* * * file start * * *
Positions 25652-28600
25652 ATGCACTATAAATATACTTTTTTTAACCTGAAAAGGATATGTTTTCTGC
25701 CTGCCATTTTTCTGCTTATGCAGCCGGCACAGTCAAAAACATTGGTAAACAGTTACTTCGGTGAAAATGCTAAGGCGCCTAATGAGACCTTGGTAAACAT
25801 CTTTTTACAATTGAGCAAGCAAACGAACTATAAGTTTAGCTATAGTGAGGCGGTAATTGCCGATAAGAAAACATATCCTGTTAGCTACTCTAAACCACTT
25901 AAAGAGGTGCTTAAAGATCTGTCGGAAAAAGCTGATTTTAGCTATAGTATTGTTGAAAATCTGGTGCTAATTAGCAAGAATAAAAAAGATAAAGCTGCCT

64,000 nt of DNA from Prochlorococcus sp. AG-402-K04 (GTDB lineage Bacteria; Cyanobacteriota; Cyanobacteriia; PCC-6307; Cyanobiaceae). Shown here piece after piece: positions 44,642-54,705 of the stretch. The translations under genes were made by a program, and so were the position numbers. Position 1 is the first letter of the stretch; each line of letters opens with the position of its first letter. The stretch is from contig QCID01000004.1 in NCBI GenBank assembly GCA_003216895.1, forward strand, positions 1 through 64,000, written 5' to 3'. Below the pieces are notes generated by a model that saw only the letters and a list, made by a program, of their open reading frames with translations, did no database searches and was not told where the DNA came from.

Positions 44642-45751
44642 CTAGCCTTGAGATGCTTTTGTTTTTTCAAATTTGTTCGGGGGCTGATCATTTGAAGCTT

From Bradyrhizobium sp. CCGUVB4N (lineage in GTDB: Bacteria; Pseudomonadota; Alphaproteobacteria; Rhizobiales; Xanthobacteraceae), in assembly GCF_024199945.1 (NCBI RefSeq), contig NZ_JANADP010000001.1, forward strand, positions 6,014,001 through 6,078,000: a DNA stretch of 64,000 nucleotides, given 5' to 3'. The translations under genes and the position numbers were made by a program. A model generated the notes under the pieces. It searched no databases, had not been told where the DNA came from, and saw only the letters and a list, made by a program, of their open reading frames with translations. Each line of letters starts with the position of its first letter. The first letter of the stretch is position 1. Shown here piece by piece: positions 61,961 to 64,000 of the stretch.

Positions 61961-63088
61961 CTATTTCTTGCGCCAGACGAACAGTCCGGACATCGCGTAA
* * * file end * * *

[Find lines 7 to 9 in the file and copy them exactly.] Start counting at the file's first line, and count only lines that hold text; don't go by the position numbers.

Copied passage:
Positions 44642-45751
44642 CTAGCCTTGAGATGCTTTTGTTTTTTCAAATTTGTTCGGGGGCTGATCATTTGAAGCTT

From Bradyrhizobium sp. CCGUVB4N (lineage in GTDB: Bacteria; Pseudomonadota; Alphaproteobacteria; Rhizobiales; Xanthobacteraceae), in assembly GCF_024199945.1 (NCBI RefSeq), contig NZ_JANADP010000001.1, forward strand, positions 6,014,001 through 6,078,000: a DNA stretch of 64,000 nucleotides, given 5' to 3'. The translations under genes and the position numbers were made by a program. A model generated the notes under the pieces. It searched no databases, had not been told where the DNA came from, and saw only the letters and a list, made by a program, of their open reading frames with translations. Each line of letters starts with the position of its first letter. The first letter of the stretch is position 1. Shown here piece by piece: positions 61,961 to 64,000 of the stretch.